I ended up coming up with my own solution – in the removal code I first applied another modification reverting the entry back to its original state, then ran the code to remove all modifications (including the one I had just run). This resulted in a clean modifications collection and a web.config entry which mirrored the initial value. While its not a perfect solution (that value could easily be set to something different in a subsequent version of SharePoint!) I figured it suited my immediate needs just fine.

As you can appreciate from this article there are a number of things you need to consider when modifying the web.config using SPWebConfigModification and you must take great care when doing so, lest you end up in a situation described in Michael Nemtsev’s post How SharePoint manages web.config via SPWebConfigModification! What’s important though is that you understand the risks and pitfalls but more pressingly understand the importance of using it to apply your configuration updates.

(Update: To see how SPWebConfigModification performs in SP2013, take a look at Using SPWebConfigModification to Update the Web.config in SharePoint 2013)

Using Web Part Verbs to Shortcut Web Part Property Configuration

Web part verbs are a pretty useful yet seemingly under-utilised feature of SharePoint web parts. Over my years in SharePoint I’ve seen and created more web parts than I care to remember, yet in that time can never remember seeing one which made use of the handy functionality web part verbs provide. I’m not sure whether it’s through lack of knowledge or lack of necessity, but I thought it would be useful to highlight one scenario where harnessing web part verbs would be valid – a more efficient method of setting web part property configuration.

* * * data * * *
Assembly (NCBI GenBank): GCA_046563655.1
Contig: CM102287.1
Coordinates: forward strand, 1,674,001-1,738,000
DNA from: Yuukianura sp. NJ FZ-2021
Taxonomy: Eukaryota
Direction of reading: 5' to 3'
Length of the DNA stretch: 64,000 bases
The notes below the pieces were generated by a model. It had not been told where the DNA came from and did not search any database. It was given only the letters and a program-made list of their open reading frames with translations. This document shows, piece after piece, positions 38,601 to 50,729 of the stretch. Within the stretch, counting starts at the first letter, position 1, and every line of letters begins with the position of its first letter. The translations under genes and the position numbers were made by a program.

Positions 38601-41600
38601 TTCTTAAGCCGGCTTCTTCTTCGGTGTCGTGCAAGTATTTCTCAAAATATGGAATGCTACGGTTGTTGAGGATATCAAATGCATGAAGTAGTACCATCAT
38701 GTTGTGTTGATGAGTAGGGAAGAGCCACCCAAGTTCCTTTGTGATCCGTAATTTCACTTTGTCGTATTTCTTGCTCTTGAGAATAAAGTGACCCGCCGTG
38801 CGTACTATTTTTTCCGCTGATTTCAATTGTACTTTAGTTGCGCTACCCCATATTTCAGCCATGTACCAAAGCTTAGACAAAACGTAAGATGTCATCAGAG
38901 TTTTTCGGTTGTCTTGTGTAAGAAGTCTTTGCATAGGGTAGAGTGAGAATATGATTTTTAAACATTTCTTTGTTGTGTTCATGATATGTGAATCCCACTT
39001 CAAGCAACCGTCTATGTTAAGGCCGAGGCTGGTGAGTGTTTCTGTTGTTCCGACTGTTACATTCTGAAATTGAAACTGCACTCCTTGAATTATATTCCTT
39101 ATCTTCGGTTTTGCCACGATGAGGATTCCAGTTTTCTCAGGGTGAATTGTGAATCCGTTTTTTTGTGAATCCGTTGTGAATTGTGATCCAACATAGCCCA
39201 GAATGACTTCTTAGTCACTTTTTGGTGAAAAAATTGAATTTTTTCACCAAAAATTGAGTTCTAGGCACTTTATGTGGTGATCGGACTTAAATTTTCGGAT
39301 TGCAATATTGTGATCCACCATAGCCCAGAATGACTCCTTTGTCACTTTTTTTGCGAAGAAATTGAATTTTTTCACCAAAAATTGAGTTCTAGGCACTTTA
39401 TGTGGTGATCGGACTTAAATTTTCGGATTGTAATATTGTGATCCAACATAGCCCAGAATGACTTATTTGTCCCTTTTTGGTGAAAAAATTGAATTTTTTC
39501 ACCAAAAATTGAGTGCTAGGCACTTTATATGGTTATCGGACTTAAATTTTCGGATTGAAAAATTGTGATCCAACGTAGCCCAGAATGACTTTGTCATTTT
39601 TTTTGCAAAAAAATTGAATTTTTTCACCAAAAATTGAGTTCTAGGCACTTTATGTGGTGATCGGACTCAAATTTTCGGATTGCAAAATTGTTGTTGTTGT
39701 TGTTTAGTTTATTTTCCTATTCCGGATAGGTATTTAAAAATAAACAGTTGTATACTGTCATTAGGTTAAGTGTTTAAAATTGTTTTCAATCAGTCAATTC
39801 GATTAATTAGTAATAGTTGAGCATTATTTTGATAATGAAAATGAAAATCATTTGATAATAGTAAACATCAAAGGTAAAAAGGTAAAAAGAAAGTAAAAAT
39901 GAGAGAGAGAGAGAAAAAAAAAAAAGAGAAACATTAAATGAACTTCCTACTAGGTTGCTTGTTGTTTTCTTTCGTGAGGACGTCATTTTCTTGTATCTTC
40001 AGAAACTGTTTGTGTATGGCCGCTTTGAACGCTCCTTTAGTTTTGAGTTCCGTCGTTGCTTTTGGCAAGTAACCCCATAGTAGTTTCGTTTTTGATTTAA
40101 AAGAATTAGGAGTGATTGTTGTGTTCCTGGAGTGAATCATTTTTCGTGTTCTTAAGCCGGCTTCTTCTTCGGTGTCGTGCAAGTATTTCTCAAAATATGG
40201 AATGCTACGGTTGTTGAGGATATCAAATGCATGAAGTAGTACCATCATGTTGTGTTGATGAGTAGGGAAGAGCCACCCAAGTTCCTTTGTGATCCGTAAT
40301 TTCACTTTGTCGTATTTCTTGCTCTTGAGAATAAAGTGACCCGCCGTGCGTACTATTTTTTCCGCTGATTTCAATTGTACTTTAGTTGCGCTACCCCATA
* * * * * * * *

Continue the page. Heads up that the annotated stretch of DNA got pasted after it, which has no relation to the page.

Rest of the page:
First though, the obligatory background information. It would be remiss of me to assume that everyone reading this knows what web part verbs are. Most however, including those who think they don’t, probably already do. They’re simply the menu items available when you click the downward arrow in the top right-hand corner of the web part chrome.

Not as many however would know that it is quite easy to get your own items into that menu. This is done by creating custom WebPartVerb objects using one of 3 constructors – one which specifies a client-side function to run in the event the action item is clicked, one which specifies a server-side function to run in the event the action item is clicked and one which specifies both a client-side and server-side function to run – and adding them to a WebPartVerbCollection. You can read about the WebPartVerb class for more information.

Now this opens up a number of possibilities – you can essentially run any code client-side or server-side from these web part verbs, however being in an environment where i’ve worked on so many public facing websites for some time now and the fact that those web parts would rarely if ever expose the web part chrome, this functionality tends to only be available when the page is in edit mode, hence lends itself to configuration actions rather than functional actions.

As such, i’ve decided to slant this post in that direction – showing how web part verbs can be used to simplify the action of configuring a web part’s properties.

Most would be familiar with the concept of web part properties. When you click the ‘Edit Web Part’ verb shown above, you make visible a tool pane in which you can set a number of web part properties. When creating a web part, you can also define custom properties which will also appear in that tool pane. Without wanting to delve into custom ToolParts or EditorParts generally web part properties are displayed based on their type – for instance a string will appear as a textbox and a boolean as a checkbox. So if I wanted to toggle a switch on my web part to enable one display type over another I would create a custom property as a boolean value and conditionally render the web part based on that value.